While we all quite instinctively judge others, when a judgmental disposition goes unchecked to the point a person becomes habitually judgmental, such a person becomes utterly miserable. Just like the drug addict who needs the drug, but hates how the drug makes them feel later, so too does judging others leave us in a perpetual state of dissatisfaction– until we can find another reason to judge someone.

Judgmental people are the most unhappy people you’ll ever encounter in life, because judgement is something you crave to consume but doesn’t fill or nourish you the way you hope it will.

If it’s a poison and not a cure, why keep consuming it?

2. Judging others makes the people around you miserable.

Habitually judgmental people have a hard time judging silently in their heart. Perhaps they did at first, but like an increasing tolerance to a drug, they grow to have a need to share their judgments with as many people as possible in hopes others will join them– thus increasing the intoxication.

Some do join them, and become addicted and miserable themselves. Others resist joining, but still grow miserable simply from listening to the litany of negative or uncharitable judgments of others.

If it’s something that doesn’t just make you unhappy, but makes everyone around you unhappy, why not consider resisting judging all together?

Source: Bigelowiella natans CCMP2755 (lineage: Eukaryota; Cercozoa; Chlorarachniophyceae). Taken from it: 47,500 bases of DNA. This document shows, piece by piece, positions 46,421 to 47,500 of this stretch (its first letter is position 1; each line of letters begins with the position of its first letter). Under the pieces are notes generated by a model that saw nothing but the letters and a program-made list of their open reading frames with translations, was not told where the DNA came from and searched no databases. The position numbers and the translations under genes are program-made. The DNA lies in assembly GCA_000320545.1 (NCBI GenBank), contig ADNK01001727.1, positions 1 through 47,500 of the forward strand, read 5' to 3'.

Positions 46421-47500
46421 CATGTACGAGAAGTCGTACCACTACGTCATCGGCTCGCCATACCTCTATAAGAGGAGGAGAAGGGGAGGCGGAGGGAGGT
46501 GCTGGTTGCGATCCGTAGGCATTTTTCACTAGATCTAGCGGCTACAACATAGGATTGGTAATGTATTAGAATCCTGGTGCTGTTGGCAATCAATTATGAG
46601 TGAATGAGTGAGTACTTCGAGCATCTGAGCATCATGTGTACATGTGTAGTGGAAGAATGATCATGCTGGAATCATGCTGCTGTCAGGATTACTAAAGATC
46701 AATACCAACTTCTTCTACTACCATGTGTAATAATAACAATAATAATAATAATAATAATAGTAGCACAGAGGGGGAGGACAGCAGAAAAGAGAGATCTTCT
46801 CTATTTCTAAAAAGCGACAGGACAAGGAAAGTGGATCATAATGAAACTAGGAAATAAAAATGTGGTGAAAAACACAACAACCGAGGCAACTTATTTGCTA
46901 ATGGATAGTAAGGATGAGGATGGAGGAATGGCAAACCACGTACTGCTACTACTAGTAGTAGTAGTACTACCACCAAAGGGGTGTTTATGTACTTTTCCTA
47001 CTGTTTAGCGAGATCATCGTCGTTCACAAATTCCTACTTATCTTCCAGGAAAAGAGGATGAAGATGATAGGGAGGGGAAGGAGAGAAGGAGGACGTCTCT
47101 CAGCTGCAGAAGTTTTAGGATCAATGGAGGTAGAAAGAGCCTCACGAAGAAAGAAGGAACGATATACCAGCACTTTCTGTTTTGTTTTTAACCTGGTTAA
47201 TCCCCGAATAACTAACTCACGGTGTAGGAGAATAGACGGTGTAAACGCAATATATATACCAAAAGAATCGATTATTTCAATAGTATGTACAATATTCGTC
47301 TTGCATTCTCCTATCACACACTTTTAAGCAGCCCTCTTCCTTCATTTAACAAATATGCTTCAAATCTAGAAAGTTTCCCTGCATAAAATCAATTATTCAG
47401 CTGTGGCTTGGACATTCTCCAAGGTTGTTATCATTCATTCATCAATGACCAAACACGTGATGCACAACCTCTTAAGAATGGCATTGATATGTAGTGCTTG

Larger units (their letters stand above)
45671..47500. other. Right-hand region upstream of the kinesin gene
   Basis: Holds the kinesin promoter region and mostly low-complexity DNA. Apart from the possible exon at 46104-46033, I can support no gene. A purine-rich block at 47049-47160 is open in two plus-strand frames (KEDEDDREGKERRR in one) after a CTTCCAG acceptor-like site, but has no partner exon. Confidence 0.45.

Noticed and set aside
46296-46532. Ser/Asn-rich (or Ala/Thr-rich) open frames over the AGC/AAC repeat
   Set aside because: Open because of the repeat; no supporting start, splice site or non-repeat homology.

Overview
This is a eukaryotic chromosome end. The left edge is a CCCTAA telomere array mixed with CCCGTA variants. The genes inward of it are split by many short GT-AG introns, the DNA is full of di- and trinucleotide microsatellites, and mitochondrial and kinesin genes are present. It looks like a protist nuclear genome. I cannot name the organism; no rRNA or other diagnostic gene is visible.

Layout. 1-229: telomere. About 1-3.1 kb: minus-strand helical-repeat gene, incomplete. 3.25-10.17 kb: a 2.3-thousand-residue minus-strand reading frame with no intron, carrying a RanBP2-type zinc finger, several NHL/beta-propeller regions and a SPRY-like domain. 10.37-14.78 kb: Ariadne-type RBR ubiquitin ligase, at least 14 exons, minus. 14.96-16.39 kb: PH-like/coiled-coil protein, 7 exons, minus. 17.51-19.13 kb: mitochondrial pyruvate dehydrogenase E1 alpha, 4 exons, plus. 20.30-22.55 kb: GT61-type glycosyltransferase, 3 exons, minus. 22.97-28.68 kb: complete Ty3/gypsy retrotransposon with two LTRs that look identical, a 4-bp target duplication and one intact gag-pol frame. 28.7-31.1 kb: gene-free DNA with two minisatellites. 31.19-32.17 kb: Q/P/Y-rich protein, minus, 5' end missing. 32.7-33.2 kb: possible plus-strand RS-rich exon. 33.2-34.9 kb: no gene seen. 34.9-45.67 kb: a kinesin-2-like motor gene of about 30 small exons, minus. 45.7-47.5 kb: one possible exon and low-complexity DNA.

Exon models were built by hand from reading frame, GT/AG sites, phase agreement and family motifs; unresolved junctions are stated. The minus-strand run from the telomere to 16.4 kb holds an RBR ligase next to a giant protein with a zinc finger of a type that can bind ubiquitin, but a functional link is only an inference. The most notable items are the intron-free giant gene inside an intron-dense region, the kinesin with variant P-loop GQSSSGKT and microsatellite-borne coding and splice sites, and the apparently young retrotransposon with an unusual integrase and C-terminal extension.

1. Judging others makes it impossible to love them.

Our key purpose for existing is to reflect the love of God to others, but it is impossible to love someone while you are also judging them. We are to love our neighbors. We are to love our enemies. We are to love so big and love so much that people point to us and say, “That person is so loving! They must be a disciple of Jesus.”

Judgment is the opposite of love. It is what thwarts love. It’s what breaks love down. Judgment is the enemy of love, and cannot coexist where love truly resides.

Thus, we have to pick one: do we walk around loving and serving? Or do we walk around our lives judging and condemning? You have to pick– because you can’t do both at the same time.

God has invited us to partner together to bring a restoration of the beautiful shalom that existed in the beginning. In that partnership however, there are certain roles that belong to us, and some that belong uniquely to God. Our role is to love others with the same type of self-sacrificial love that Christ displayed on Calvary– the role of judge is one that falls to God, and only to God.

When we usurp that divine order and boundaries, we make the world a little more broken instead of a little more right.

unafraid 300Dr. Benjamin L. Corey is a public theologian and cultural anthropologist who is a two-time graduate of Gordon-Conwell Theological Seminary with graduate degrees in the fields of Theology and International Culture, and holds a doctorate in Intercultural Studies from Fuller Theological Seminary. He is also the author of the new book, Unafraid: Moving Beyond Fear-Based Faith, which is available wherever good books are sold. www.Unafraid-book.com.